Anything President Trump can do, President Biden can undo better. On his first day in office, Biden issued 17 executive actions, nine them simply reversing a prior Trump order. The Paris Climate Agreement returned like a ghost, revived to save the world from climate disaster with vague good intentions. The border wall was canceled. Critical race theory was re-enshrined as America’s state religion.

In the weeks since the inauguration, dozens of additional orders have appeared. In most cases this administration’s stated principle is ‘what the Orange Man did, but the opposite’. But in trying to construct a foreign policy that maintains America’s status as a global superpower, Biden will find that simply repudiating Trump is not enough.

In his inaugural foreign policy speech, delivered at the State Department on February 4, Biden announced the end of military aid for the Saudi war in Yemen. It was a welcome move, one made even more so by the fact that, since few Americans realize they are funding a war in Yemen, there was scant political value in making it.

Yemen is yet another indictment of America’s 40-year run as self-appointed Middle East peacemaker. While it would never make news back in the United States, the Obama administration launched dozens of drone strikes in Yemen, killing alleged al-Qaeda members as well as many civilians and the occasional US citizen. Throughout this period, Yemen’s Houthi rebels were seen as potential allies against al-Qaeda and later Isis. But in 2015, Obama backed the Saudi invasion of Yemen on the grounds that Shiite Houthis were a proxy for Iran. This led one defense consultant to quip that America had become ‘al-Qaeda’s air force in Yemen’.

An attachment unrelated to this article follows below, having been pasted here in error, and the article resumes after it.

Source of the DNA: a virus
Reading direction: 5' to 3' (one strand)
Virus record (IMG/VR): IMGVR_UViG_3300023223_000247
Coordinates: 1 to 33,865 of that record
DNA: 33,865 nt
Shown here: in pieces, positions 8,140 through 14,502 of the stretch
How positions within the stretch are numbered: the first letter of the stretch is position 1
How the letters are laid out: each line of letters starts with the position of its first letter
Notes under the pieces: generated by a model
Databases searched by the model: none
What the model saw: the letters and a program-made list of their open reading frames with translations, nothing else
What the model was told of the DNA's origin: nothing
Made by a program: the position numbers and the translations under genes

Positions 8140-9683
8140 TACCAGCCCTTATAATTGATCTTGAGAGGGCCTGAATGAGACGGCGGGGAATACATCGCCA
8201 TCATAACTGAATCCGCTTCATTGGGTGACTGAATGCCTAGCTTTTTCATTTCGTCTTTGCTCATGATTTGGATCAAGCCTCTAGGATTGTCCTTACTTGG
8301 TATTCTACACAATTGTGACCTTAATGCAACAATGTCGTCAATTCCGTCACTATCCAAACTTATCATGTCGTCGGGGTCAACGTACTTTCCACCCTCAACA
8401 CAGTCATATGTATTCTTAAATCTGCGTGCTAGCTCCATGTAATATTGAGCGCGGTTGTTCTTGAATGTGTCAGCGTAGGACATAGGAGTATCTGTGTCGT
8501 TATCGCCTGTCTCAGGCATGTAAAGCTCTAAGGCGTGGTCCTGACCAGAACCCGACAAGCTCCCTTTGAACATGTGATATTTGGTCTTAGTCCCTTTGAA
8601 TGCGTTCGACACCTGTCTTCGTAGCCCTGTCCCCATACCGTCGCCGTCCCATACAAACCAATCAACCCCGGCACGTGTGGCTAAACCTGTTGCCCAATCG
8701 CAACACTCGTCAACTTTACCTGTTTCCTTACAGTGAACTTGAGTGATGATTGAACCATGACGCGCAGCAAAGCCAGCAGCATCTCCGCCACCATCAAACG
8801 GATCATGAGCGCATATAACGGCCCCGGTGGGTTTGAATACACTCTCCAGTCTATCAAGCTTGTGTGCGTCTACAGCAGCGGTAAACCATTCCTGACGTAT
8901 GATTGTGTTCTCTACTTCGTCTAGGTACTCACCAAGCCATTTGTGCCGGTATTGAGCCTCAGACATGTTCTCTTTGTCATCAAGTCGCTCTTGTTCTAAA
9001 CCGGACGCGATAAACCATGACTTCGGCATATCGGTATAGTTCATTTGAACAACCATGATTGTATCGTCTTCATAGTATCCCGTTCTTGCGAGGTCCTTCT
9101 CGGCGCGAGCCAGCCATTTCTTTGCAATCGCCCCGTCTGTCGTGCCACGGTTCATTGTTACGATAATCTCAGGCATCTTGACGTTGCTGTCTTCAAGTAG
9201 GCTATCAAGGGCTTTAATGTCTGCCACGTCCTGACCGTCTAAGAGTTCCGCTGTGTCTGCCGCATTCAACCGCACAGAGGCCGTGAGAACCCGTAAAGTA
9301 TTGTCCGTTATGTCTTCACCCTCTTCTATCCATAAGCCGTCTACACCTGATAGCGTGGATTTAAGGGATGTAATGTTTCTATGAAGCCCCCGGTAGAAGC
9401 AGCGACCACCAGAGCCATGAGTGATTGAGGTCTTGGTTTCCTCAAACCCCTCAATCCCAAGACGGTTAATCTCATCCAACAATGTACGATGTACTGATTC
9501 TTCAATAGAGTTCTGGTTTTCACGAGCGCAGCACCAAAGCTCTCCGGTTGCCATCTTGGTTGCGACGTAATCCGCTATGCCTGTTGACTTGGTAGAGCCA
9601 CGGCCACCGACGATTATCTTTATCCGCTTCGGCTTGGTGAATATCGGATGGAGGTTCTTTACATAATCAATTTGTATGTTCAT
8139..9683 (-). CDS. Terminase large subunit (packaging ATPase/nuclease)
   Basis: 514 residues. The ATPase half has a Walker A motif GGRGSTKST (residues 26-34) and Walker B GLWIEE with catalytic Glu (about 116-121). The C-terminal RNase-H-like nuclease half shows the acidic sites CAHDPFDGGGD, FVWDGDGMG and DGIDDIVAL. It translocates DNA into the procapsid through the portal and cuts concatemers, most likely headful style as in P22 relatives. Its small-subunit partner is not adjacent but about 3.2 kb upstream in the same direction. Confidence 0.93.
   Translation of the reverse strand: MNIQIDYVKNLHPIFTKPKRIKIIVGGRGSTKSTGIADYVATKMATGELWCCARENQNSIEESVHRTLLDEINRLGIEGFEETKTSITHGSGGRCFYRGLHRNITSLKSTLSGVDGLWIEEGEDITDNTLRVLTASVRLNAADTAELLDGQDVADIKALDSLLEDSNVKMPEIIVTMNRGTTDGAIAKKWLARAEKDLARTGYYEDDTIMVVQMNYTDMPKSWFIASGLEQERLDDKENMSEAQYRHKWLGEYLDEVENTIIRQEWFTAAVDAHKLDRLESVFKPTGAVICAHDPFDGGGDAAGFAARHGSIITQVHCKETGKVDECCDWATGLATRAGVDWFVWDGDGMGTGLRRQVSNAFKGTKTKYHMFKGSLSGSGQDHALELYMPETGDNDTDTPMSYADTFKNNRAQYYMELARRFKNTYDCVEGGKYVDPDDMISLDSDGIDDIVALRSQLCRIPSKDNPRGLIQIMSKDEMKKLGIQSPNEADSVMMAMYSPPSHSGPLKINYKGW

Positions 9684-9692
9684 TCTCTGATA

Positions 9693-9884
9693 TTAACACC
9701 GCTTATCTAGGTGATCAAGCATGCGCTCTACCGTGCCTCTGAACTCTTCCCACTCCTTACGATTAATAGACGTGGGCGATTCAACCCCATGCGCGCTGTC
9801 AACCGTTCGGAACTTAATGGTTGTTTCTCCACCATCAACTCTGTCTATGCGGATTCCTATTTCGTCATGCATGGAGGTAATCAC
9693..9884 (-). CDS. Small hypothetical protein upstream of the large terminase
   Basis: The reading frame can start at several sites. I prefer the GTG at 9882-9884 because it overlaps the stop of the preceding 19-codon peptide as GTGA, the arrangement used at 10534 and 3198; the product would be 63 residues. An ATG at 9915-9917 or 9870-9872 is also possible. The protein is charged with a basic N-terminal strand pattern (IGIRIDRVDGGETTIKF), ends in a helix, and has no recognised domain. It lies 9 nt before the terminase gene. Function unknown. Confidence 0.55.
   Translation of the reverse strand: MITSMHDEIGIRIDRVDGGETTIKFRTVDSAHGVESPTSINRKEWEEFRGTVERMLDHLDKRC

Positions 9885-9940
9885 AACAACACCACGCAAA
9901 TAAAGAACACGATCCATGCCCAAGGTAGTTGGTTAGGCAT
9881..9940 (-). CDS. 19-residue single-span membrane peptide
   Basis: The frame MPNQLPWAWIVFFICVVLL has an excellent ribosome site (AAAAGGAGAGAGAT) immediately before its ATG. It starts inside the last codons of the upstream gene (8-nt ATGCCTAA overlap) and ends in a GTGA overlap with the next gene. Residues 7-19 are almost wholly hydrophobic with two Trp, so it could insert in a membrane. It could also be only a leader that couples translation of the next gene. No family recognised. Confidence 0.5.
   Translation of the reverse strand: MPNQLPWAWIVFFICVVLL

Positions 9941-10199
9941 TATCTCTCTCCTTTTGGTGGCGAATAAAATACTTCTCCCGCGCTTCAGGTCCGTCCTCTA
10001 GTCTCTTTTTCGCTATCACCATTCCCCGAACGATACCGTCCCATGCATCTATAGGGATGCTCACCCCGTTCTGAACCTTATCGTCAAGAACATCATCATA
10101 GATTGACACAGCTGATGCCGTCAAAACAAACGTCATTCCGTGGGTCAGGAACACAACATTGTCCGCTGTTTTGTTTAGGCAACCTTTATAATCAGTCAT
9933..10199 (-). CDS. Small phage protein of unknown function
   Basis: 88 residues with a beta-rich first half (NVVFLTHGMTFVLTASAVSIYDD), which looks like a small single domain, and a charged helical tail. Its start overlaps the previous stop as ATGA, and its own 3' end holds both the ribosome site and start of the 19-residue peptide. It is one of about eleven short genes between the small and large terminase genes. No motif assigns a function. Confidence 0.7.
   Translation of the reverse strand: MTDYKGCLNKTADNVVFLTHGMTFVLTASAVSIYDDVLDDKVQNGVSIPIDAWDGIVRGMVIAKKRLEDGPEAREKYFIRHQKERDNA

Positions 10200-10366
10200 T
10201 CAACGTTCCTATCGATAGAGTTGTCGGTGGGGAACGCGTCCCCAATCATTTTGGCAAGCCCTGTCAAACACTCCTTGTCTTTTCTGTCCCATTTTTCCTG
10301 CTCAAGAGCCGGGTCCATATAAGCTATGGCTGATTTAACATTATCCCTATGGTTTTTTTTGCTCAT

As Yemen disintegrated, the US variously propped up both sides with billions of dollars in humanitarian aid. All of this, naturally, unfolded with little debate and even less public awareness. It was a quagmire only a Georgetown PhD could love. If Biden can end that bipartisan mess by dressing up an Obama-era blunder as a Trumpian folly, he is more than welcome.

Yet by distancing America from Saudi Arabia, Biden may end up shifting the balance of Middle Eastern power back towards Iran. This could in turn destabilize the Abraham Accords and undermine Israel. The shift in Yemen policy could be a prelude to an attempt to revive the Iran Deal. Reducing support for Saudi Arabia’s war and removing the Houthis from the terrorist list could be sweeteners, intended to draw Iran back to the table, which would alarm Israel. Or it could end up being a mere gesture to make up for the administration’s unwillingness to risk reviving Obama’s flawed deal. Either way, any perceived volte-face in the region will leave America looking clueless and unreliable. Plus ça change.